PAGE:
Formal swearing-in ceremonies for officers, of Clark County, elected or reelected in the November voting will be held at 8:30 a.m. next Monday, according to County Clerk Mike Krultz, Jr.


The oath of officers will be administered by either Judge Bruce F. Beilfuss, or by County Judge Lowell D. Schoengarth.


Only two new officers will be in the group to take the oath of office together: Wayne Trimberger, Republican district attorney; and Robert W. Lulloff, coroner.


Others who will renew their oaths are: Mr. Krultz, county clerk; Donald Braatz, county treasurer; Henry E. Rahn, register of deeds, Ray Kutsche, sheriff; Joseph Frantz, clerk of the circuit court.


Rochelle C. Lautenbach and Richard A. Catlin, of Loyal, repeated marriage vows during a candlelight ceremony on Christmas evening in Trinity Lutheran Church, Loyal.  The Rev. John Pfohl performed the double-ring nuptials in a setting of pine, poinsettia, and holly.


The bride’s parents are Mr. and Mrs. Arthur Lautenbach, Loyal, and the groom is the son of Mrs. Ann Catlin and the late Perle Catlin, Loyal.


During the ceremony, Bill Antholz sang “I’ll Walk Beside You” and “The Lord’s Prayer,” accompanied by Jan Jacobson.  Both are students of Wisconsin State College, Eau Claire.


The bride was attired in a floor-length gown styled with a snug bodice of Chantilly lace, featuring long sleeves, and a pointed collar.  Her fingertip veil of imported Swiss illusion fell from a headpiece of Chantilly lace.  Her bouquet was a white orchid surrounded by red rose buds.

Mrs. Richard Sweeney, Kalamazoo, Mich., sister of the bride, served as honor attendant; and Mrs. Eugene Colby, Loyal, was bridesmaid.  Both were attired in waltz length gowns of red velvet.  Carrol Catlin, Milwaukee, served his brother as best man and Richard Sweeney, Kalamazoo, Mich., was groomsman.  Ushers were Eugene Colby, Loyal, Melford Catlin, Milwaukee, and Vern Catlin, Rhinelander.


A reception was held in the church parlors immediately following the ceremony.


Cheddar cheese is the most important single manufactured product of the Wisconsin Dairy Industry, amounting to more than 450 million pounds a year, and accounting for nearly two fifths of the enormous flow of milk from Wisconsin cows.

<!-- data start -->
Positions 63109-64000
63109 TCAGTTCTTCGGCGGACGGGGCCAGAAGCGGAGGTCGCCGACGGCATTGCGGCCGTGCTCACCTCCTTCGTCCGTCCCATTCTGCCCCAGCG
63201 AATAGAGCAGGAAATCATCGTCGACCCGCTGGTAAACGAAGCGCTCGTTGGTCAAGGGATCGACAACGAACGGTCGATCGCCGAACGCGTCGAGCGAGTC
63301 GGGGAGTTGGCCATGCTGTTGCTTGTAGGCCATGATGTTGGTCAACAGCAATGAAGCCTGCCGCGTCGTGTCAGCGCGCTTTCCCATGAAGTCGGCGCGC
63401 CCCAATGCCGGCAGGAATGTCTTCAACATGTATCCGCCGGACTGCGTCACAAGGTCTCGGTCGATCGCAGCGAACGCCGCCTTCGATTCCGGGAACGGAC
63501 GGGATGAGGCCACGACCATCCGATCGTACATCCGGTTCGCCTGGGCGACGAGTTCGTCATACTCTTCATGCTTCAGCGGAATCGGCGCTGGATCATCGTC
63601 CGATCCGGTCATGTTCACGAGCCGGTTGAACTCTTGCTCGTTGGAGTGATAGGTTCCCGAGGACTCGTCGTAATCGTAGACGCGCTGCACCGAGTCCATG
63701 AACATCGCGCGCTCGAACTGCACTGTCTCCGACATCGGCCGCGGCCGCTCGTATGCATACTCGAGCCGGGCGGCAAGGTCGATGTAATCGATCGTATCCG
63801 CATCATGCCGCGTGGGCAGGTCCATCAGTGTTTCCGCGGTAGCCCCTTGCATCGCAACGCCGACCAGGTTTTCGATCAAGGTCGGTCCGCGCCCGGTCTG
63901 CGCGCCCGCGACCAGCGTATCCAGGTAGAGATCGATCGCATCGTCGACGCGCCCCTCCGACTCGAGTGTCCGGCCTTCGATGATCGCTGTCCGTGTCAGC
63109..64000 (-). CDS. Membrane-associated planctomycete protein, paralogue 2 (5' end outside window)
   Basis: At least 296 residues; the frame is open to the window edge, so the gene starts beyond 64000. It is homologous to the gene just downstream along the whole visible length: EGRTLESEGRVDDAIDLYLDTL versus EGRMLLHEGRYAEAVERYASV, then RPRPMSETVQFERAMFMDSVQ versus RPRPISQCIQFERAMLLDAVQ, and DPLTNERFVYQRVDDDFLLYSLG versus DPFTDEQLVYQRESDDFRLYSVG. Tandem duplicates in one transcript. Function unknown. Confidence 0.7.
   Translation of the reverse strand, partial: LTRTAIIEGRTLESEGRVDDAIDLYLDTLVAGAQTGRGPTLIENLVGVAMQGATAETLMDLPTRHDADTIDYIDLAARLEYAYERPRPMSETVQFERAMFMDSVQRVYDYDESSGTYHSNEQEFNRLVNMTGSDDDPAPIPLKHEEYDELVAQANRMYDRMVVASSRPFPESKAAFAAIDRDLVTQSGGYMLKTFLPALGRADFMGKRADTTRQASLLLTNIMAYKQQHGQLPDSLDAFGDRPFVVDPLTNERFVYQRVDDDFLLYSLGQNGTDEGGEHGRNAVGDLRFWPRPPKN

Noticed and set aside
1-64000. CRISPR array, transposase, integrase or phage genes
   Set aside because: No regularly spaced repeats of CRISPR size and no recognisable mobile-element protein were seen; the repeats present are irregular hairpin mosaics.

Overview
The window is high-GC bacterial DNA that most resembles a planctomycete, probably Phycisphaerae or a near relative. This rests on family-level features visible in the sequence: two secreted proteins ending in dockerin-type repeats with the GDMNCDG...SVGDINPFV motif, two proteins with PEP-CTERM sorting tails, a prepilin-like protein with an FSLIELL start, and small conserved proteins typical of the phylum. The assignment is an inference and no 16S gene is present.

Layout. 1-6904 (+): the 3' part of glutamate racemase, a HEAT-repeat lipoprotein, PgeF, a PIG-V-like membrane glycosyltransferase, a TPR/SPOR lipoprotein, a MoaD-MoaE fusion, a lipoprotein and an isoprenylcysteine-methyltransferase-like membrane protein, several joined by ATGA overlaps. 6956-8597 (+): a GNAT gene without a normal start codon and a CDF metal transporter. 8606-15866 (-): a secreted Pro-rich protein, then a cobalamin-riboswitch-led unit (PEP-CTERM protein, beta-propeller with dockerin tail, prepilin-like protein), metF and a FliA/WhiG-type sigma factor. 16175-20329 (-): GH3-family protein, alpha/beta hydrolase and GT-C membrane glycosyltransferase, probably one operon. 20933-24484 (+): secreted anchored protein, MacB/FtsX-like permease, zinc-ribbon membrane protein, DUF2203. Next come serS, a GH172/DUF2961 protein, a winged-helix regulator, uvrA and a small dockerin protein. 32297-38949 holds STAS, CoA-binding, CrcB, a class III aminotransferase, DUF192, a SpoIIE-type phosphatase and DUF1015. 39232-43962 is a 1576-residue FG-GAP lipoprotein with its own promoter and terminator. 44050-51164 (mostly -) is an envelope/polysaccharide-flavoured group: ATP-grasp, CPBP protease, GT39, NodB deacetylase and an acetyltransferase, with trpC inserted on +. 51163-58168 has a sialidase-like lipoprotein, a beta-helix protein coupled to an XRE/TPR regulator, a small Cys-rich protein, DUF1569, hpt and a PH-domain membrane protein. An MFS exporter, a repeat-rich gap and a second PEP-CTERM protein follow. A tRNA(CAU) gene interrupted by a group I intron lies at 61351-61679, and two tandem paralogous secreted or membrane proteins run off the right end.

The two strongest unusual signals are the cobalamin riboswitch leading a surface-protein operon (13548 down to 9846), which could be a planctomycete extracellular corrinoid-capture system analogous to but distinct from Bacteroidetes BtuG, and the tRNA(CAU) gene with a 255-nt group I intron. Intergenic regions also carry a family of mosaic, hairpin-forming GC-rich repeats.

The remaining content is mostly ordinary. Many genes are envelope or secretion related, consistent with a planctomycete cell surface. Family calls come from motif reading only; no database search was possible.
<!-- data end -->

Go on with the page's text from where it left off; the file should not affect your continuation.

For many years, the state has had a grading system for cheese, providing for the grading of the product as it left the plant of the manufacturers into the hands of the wholesalers.  Lately, there have been many questions about the adequacy of the grading system.  For one thing, there have been discrepancies between the state grading standards and those used by the U. S. Government.  Federal graders have been down-grading much of the cheese offered for sale as food surplus.


Donald N. McDowell, chief of the state department of agriculture, has announced a plan for the creation of an all-industry committee to review the matter.  It will reconsider the whole cheese grading system, decide whether it should be continued, and if continued, adjusted to modern conditions and demands.


Russell’s Hardware & Furniture, of Neillsville, has Zenith Radios, portables or F. M. Sets, as well as other radios, with prices starting at $29.95.


The Ford Company is featuring five new glamour Station Wagons in 1957.


There is the Country Squire with wood-like trim. 


If your needs call for a 6-passenger wagon with four doors, you’ll love the new Country Sedan.  It has almost nine feet of load space.


There is still another Country Sedan that has a third seat for 9-passenger room.


Ford’s popular Ranch Wagon is featuring a 6-passenger, 2-door model with smart interiors.


In the wonderful way that Ford can take a fine thing and make it even finer, the Del Rio Ranch Wagon goes beyond the Ranch Wagon in its style, fabrics and trim.


Stop in at Svetlik Motor Co., Neillsville


A&P Food Store Specials are: Smoked Hans (Hams), 12 – 14 lb. average, 59c lb; Sharp Cheddar Cheese, 55c lb.; Eight O’clock Coffee, 3 lb. pkg., $2.55.


The new manager of Bert’s Beauty Salon, 121 West Sixth Street, will be Shirley Casper.  The owner is Bertha Digoski and Janice Traaseth is also an operator at the salon.




The load of pine logs, shown above represents the logging industry of the late 1800s, in Clark County.  The pine trees were harvested in the Cunningham Creek area, and then hauled by bobsleds to a landing along Black River.